Abortion may be vitally important to you when you choose a candidate. Good! Issues of human rights, women’s health, and the intersection of morality and medical care are vital. But do you know your candidate of choice’s thoughts on the criminal justice system? How does your candidate view diplomacy and multi-national peacekeeping operations in connection with our nation’s foreign policy? Does the party you tend to vote for give any thought to our nation’s education system or the over-testing of children? Gas is cheap, and that’s great! Or is it? Do you have confidence that your candidate or your party understands the delicate system of resources that we all depend upon? I understand we all have outrage fatigue as well as compassion fatigue: it’s just not possible to care about all things at the same emotional level. But when we vote, we don’t just vote for a person who will focus on one issue. The people we vote for will, by the nature of their job, affect issues of environmental stewardship, science, war, education, religion, and justice. We are grownups, so we need to have a view beyond just one issue when we make political decisions.

4. Live Consistently in Your Worldview

Your undergirding belief system should influence how you vote. As a progressive Christian, there are certain candidates I just can’t vote for, as their policies and behaviors support government actions I view as antithetical to my faith. I know this to be true for my friends who would identify as Conservative Christians. Whether or not my Christian neighbor and I agree on how to interpret scripture, it would be hypocritical of us to shape our lives around what we understand God’s will to be and then totally default when it comes to politics. If you’re a Jew, if you’re a Christian, if you’re an atheist, if you’re a Buddhist, you should be that in whatever milieu you find yourselves in. We must learn to be consistent in our beliefs and in our actions, or we reveal our worldviews to be flimsy charades we only trot out to win arguments on the internet.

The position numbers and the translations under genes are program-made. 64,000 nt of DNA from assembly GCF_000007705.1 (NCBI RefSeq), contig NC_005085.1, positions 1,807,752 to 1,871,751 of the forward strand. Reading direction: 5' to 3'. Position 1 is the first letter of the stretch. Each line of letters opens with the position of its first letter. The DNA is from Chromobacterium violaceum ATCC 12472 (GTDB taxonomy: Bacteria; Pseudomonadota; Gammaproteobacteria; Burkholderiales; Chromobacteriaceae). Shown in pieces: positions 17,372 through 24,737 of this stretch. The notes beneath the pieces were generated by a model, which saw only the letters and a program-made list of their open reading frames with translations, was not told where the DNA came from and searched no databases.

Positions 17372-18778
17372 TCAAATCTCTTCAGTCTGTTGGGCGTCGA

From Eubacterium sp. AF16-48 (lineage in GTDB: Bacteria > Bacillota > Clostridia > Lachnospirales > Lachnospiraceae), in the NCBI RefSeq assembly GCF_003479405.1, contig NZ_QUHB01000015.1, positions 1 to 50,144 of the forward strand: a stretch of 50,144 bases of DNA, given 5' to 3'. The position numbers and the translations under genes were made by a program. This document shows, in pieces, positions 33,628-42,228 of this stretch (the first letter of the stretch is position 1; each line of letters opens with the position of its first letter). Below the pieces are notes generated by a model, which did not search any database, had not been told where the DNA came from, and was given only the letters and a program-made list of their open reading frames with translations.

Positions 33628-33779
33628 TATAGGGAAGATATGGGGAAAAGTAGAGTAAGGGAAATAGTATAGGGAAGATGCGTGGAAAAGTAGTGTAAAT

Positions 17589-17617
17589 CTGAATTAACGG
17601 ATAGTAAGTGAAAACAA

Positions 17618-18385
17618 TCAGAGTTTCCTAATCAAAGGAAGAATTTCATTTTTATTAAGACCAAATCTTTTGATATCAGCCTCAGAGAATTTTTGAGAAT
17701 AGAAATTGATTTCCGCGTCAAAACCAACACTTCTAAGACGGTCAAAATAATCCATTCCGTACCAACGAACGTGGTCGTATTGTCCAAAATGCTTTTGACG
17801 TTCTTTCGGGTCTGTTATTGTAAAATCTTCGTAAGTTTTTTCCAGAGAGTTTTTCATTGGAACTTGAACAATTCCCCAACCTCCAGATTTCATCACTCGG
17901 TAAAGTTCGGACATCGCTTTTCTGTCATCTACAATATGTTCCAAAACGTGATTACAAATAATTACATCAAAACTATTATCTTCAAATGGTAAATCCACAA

5. Love One Another

During the #realclergybios (link: http://thesaltcollective.org/what-we-learned-from-realclergybio/) event on Twitter a couple of weeks ago, I tweeted: “Been preaching weekly for 3 years. Most of my sermons are gussied up Bill & Ted: ‘Be Excellent to each other.’” That may be tongue in cheek, but it’s no less true. William and Theodore were just rephrasing the Bible: “Love one another.” It is possible to love even during election season. It is possible to love and disagree with one another. It is possible to love one another, even during a heated exchange on Facebook. It is possible because God makes it possible. So take Bill & Ted and Jesus seriously as you interact with folks this election year. Well, every year if you can.


Elizabeth Grasham is the Solo Pastor of Heights Christian Church (Disciples of Christ) in Houston, TX.  She is a mother, a wife, and a geek with very firm opinions on the matter of Star Trek VS Star Wars. Elizabeth blogs at And Yet I Sing.


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  1. […] your community model a different way – and that is not an easy task at all. So take a look at these wise words from Elizabeth Grasham about being Christian in the election cycle, and start a dialogue with your […]